Dame Elisabeth Murdoch will be sadly missed.
There was another significant passing in the Victorian arts scene this week with the end of [Theatrenotes,](http://theatrenotes.blogspot.com.au/) the wonderful non-profit website established by Melbourne critic and author Alison Croggon. Alison has been a prolific contributor to the conversation about theatre in Melbourne via her performing arts reviews and her website has been a vital space for critics and theatre-makers to reflect on their work. Alison has decided to close the site down after reaching a point of complete exhaustion. She did the maths and realized she’d written 180,000 words in the past 12 months, and that it was unsustainable.
Fair enough, but nevertheless I will be very sorry to see Theatrenotes go. Hopefully other similar sites will spring up to fill the gap.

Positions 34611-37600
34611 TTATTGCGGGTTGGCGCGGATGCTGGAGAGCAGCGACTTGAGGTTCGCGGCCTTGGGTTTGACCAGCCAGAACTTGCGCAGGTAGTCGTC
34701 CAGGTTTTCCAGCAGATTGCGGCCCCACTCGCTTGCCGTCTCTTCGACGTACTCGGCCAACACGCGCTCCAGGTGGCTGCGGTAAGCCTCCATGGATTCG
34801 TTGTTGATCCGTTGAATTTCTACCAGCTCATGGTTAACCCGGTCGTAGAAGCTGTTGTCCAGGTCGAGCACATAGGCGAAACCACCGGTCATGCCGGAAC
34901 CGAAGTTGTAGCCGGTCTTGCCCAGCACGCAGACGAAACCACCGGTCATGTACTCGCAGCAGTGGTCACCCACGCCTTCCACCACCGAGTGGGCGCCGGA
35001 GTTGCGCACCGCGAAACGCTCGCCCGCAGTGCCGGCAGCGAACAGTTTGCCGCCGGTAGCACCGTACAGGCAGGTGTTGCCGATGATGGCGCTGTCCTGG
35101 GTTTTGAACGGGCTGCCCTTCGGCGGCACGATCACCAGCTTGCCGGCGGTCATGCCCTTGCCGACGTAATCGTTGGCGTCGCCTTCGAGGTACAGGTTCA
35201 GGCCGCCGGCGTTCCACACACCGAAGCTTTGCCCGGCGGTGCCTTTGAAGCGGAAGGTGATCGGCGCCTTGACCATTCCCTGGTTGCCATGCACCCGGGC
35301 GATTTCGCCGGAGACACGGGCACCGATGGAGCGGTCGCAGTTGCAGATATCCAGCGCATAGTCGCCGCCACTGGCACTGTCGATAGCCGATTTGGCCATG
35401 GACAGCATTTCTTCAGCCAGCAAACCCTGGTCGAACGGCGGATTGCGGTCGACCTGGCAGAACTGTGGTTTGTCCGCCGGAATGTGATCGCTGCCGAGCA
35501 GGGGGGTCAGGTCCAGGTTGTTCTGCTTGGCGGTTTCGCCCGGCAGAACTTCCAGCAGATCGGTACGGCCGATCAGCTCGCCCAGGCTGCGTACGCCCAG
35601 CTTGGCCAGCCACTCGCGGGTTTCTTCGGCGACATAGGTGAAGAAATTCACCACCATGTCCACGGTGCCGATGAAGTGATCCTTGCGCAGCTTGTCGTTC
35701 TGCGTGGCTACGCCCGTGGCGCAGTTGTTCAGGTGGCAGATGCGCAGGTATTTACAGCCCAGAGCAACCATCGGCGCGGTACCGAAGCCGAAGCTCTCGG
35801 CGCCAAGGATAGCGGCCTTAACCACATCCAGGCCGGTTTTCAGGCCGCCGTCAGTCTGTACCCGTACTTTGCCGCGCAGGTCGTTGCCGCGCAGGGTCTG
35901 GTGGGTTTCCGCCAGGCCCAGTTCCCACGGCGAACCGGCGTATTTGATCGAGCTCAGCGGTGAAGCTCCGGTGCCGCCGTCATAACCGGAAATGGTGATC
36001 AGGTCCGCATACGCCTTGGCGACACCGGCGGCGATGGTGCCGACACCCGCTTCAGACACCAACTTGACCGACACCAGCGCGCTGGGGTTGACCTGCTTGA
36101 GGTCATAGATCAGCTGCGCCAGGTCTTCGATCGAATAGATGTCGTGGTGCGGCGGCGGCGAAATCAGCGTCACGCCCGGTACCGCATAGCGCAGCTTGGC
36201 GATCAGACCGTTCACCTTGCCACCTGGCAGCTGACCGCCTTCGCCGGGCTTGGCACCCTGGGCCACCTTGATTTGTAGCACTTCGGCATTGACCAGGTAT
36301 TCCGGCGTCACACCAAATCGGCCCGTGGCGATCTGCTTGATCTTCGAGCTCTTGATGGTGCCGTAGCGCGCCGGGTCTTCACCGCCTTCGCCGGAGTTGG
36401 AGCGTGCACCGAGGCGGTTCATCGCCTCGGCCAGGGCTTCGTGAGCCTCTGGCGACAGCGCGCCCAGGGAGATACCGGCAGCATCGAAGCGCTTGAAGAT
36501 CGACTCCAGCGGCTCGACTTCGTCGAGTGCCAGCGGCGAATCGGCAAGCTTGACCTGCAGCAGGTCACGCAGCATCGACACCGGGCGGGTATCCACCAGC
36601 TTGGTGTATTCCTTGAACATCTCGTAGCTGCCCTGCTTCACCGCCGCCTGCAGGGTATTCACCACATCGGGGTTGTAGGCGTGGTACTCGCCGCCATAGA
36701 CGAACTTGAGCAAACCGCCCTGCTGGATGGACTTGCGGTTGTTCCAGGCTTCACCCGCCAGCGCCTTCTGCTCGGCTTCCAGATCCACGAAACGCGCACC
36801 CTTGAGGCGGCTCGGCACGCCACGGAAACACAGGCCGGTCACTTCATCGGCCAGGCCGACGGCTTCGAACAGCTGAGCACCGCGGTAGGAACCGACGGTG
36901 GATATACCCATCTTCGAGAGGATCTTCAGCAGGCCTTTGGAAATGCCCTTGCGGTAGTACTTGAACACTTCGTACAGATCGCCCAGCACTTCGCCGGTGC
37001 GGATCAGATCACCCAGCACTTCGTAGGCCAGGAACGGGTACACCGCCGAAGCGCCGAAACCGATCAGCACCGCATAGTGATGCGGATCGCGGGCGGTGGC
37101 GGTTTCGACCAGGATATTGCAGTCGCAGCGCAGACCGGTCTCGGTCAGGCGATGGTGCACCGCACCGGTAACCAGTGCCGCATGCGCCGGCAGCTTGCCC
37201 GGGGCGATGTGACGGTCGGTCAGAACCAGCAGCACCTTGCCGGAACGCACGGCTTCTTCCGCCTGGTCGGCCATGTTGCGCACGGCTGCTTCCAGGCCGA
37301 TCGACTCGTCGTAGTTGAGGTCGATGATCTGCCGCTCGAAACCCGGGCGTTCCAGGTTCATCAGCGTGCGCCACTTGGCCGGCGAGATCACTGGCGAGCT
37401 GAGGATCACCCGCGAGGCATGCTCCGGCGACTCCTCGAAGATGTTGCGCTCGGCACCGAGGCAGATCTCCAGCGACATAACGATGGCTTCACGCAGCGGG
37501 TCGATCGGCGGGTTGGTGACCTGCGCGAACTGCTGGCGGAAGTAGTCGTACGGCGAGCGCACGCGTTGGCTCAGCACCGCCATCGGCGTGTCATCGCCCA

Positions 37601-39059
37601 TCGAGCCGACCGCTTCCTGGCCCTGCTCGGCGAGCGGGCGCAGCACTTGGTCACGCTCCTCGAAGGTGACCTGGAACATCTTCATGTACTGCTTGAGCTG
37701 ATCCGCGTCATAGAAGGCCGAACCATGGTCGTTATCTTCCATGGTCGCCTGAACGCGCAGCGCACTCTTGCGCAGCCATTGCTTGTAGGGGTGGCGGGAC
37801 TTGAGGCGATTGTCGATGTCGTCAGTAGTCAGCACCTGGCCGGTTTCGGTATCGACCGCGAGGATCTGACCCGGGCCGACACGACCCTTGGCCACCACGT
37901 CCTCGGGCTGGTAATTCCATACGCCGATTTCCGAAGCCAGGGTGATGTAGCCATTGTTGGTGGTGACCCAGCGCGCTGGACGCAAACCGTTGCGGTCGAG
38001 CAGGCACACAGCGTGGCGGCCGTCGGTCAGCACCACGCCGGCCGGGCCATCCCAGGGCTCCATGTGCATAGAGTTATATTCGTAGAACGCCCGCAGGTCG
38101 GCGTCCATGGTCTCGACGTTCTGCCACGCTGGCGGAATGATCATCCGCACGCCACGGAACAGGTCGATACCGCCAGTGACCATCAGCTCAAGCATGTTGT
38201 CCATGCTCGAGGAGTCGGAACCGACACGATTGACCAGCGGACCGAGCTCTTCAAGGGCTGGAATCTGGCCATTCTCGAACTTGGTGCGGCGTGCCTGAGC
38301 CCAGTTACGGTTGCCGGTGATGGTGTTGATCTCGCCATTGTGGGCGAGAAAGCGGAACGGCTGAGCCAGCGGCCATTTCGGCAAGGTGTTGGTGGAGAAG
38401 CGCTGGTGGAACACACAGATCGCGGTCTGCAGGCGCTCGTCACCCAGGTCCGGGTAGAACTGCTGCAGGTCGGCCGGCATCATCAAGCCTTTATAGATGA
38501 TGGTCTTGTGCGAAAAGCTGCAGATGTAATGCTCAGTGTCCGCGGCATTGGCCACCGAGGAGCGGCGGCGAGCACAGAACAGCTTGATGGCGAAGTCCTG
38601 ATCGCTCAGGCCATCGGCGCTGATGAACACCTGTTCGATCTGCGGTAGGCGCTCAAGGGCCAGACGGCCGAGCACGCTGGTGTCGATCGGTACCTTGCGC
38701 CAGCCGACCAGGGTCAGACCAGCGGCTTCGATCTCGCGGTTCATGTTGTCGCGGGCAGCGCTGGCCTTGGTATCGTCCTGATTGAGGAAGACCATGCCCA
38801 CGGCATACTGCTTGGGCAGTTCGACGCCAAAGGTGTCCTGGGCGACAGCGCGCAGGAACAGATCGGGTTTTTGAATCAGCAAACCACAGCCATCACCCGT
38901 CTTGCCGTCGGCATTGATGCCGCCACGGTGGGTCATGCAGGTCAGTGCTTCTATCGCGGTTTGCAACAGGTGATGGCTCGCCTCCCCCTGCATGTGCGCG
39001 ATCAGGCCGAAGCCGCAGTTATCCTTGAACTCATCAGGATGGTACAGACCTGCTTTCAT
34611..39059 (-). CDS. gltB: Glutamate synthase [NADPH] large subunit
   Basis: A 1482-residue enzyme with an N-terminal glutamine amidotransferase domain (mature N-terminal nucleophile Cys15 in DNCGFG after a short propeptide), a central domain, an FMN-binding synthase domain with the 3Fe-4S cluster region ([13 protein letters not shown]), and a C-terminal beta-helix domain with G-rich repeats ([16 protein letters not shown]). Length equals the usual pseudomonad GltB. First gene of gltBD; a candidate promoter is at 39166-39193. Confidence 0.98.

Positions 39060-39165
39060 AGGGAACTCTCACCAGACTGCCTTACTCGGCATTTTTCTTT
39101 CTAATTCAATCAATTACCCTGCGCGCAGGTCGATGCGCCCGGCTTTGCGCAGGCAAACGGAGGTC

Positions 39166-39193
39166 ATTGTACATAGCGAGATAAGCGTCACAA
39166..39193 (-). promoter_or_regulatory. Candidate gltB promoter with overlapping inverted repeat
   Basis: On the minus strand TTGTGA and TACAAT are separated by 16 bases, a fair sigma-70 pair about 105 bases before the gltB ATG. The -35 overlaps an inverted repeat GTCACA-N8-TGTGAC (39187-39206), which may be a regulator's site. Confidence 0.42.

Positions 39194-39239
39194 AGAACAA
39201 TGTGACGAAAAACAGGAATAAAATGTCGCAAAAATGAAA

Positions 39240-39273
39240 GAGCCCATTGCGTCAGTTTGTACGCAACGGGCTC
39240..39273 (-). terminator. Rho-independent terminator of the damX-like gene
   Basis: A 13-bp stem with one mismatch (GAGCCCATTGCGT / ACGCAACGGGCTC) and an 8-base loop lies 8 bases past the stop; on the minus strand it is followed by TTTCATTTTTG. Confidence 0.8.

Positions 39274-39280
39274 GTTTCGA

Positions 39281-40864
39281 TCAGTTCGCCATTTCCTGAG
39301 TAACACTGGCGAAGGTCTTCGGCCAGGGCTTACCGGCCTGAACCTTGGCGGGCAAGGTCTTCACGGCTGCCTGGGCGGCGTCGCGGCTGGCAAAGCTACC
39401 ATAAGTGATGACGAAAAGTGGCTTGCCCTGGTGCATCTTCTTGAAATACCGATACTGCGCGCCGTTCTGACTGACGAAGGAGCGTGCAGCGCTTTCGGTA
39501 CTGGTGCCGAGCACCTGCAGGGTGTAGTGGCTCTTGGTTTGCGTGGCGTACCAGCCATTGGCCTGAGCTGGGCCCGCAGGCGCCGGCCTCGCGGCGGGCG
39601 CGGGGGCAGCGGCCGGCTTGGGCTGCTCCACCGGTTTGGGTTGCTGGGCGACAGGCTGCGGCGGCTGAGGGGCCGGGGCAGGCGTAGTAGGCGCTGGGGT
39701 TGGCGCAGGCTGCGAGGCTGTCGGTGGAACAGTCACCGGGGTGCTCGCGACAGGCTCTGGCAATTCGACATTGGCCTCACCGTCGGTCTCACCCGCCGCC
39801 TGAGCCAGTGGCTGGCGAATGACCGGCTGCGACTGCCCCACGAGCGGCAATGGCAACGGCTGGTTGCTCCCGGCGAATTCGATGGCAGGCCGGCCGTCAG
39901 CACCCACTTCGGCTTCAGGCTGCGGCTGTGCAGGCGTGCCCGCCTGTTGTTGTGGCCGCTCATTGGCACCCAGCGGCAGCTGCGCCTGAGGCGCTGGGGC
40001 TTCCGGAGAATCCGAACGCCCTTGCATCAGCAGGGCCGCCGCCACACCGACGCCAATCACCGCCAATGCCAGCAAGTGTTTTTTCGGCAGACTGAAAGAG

But now to my Culture Club theatre and opera reviews and I have some weird coincidences to report. In the last few weeks I’ve seen two new Australian plays featuring characters who are English Literature academics, both with terminal illnesses and with wives who are having affairs, and also two operas each starring a crazy murderous soprano.
‘Music’ is an Melbourne Theatre Company production at the Fairfax Studio of the Arts Centre, a new play by Australian playwright Barry Oakley. He was a prolific playwright in the 1970s and a theatre critic and novelist in the 1980s but hadn’t written a play for a long time before this new one.